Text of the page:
On the occasion of the 20th anniversary of opening their Kreuzberg studio, laborgras (Renate Graziadei and Arthur Stäldi) showed “Er… Sie… und andere Geschichten” from 2 – 6 June 2022. In conversation, laborgras shared both a deeper insight into this work and a longer view of their decades as a collective.
Renate Graziadei and Arthur Stäldi formed laborgras in 1994 as a collective of two who regularly collaborate with other artists. I was drawn to talk with the collective about their long-term collaboration. I was curious about how the work develops over a timeline that spans decades, particularly when the approach is a research-based one, when the artists view dance as ‘an approach and an experiment, […] research, action and testing in equal measure.’ Over coffee, the week after they wrapped up their 20th birthday party for laborgras’s studio space in Kreuzberg, Graziadei and Stäldi gave me a glimpse into a few of the stops along their timeline past, present, and future, as well as some of the ‘other stories’ that feed them as an artistic duo.
Graziadei and Stäldi opened their Kreuzberg studio in 2002 with “Melting Point”, in which three dancers moving in different spaces, who were unable to see one another, were brought together using video cameras into a single virtual space. In celebration of two decades on Paul-Lincke-Ufer, however, they chose to restage their 2019 production “Er… Sie… und andere Geschichten” which emphasises the materiality of the space. With two dancers (Graziadei and Sergey Zhukov), 13 choreographies, each the length of a single song, and a roaming use of its surroundings that invites or requires the audience to change locations between each choreography, “Er… Sie… und andere Geschichten”(He … She … and Other Stories) has an upbeat and intimate feel. Stäldi, credited as dramaturg, told me they conceived the performance as a dance LP. This was palpable. As with a good album, I felt as though I had developed an intimate relationship with the dancer-choreographers by the time it was over, although they inhabited many stories and many characters. And like a good album, each track left me (pleasantly) wanting more.
When I asked what the ‘other stories’ referred to in the title were, Graziadei replied without skipping a beat, “The 13 pieces.” Then, after a breath: “Or the stories people make up as they watch.” One audience member told Stäldi that watching the show had given them the feeling that they were entering a different world every time they blinked — now science fiction, now a romance novel, now an animal world, now a world steeped in just one overwhelming emotion.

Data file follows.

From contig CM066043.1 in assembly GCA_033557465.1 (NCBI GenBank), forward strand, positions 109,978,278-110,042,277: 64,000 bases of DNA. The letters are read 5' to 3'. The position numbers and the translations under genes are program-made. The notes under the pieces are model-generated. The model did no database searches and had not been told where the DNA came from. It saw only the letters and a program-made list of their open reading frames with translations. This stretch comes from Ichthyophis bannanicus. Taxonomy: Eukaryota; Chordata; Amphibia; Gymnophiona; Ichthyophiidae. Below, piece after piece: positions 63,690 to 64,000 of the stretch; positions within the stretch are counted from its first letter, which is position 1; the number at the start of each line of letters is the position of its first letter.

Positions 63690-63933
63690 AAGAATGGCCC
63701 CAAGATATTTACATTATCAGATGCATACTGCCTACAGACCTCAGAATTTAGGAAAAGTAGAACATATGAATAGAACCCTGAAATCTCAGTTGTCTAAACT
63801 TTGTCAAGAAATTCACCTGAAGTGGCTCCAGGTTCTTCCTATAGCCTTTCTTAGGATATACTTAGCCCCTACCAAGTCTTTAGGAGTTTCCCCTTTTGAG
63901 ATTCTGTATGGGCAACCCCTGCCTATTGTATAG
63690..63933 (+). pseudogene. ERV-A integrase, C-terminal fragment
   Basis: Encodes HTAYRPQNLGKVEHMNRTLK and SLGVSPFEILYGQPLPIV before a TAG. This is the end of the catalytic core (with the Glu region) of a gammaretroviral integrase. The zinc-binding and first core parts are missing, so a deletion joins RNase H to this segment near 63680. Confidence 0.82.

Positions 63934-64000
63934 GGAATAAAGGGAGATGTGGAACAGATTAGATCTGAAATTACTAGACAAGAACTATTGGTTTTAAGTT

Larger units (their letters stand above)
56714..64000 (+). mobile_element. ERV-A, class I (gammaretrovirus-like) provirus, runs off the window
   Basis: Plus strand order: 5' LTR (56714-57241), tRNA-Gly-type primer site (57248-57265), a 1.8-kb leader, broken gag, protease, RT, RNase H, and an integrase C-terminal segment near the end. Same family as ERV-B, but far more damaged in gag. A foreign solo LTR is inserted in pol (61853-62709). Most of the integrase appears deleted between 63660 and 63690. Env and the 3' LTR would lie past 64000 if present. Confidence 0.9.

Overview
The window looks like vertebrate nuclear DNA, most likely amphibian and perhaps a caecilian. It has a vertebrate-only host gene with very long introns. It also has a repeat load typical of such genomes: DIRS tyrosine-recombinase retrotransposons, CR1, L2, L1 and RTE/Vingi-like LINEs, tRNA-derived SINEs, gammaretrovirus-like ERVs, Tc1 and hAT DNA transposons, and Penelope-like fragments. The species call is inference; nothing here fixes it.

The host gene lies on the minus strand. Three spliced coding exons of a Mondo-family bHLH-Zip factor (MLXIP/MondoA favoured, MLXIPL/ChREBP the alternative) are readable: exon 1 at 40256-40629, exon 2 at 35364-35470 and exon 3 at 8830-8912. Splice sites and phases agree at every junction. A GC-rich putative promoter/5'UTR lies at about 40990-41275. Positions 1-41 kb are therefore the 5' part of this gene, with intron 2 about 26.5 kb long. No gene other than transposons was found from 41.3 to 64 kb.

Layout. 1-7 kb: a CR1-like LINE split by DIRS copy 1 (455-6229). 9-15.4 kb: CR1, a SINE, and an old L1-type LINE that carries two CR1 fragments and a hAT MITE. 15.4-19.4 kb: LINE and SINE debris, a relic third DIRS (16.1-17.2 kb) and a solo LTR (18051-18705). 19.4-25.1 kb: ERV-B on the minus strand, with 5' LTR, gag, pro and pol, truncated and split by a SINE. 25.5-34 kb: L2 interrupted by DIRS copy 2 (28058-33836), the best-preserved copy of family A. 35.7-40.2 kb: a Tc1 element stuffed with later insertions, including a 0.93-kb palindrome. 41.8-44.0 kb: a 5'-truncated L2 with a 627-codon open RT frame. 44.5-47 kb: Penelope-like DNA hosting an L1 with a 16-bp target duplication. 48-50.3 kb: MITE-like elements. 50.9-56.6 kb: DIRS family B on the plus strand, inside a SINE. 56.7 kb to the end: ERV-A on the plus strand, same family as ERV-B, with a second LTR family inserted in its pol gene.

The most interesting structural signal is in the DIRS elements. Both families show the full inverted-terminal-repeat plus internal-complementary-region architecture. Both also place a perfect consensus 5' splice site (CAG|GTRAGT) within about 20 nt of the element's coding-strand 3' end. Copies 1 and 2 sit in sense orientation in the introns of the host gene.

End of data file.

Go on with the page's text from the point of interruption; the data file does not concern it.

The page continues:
Photo: “Er… Sie… und andere Geschichten” by laborgras ©Phil Dera
My experience was similar, and I think this effect is tied to a dramaturgy that conceives of each episode as its own, standalone piece. The artists tried explicitly, according to Stäldi and Graziadei, not to carry material from one piece into the next — the stories are strictly episodic rather than tracing a single narrative arc. You could even snap the performance apart and rearrange it and it would still work. In some performance contexts, laborgras has put up a smaller selection of the choreographies, just three or four. Stäldi told me that this particular dramaturgy came out of their experiences in the USA, where they were struck by the fact that a dance piece could “last as long as it lasts.” This was, he said, in contrast to Europe, where the evening-length format took precedence — choreographers would always make a performance to fill an entire evening. In the USA, if it needed to be 15 minutes, however, that’s what it would be. Following their interest in working in unfamiliar ways, laborgras began to experiment with this approach.
This draw to experimentation and embodied research fits within a larger arc of laborgras’s work, of which “Er… Sie… und andere Geschichten” is just a small part. As we talked, I noticed how often they both spoke of emotion, of the way it was central to creating the distinct feel of each episode. So it didn’t surprise me to hear that emotions were a major impetus for laborgras’s long-term working cycle “Early Music and Contemporary Dance”, begun in 2020, in which they create a marriage of contemporary movement with works by composers such as Bach, Händel, and Corelli. What interested them in classical music, they said, started from the strong emotions it brought into the room. Though most of the music was written for dance in the first place, they begin with the emotion as their material, rather than what they know of the period in which the music was composed. In “Das Fest” (turned into a ‘danceconcertfilm’ during the pandemic, but planned for a stage premiere this fall) and “sinnestaumel” (which premiered in November 2021), they work with live musicians, the existing musical compositions, and a contemporary dance vocabulary to research what the forms can mutually highlight in and upon one another. Graziadei told me she wanted to explore making people “happily sad” with some of this work, and teased Stäldi for being not so interested in sadness.
I told them I liked that happy-sad feeling.
“Oh, so you’re a romantic,” Stäldi said, and asked me if I’d liked the piece from “Er… Sie… und andere Geschichten” set to the Kronos Quartet. “That’s up your alley.”
“You think that one is sad?” Graziadei asked him. He smiled and shrugged. I thought about the ‘other stories’ that make up such a collaborative relationship, as well — that when it works, and works for so long, it isn’t necessarily because the collective has merged into a unit. Collaborative work thrives from the presence of all those ‘other stories’, the ones the artists bring to the work and the ones they come up with about the work they’re making.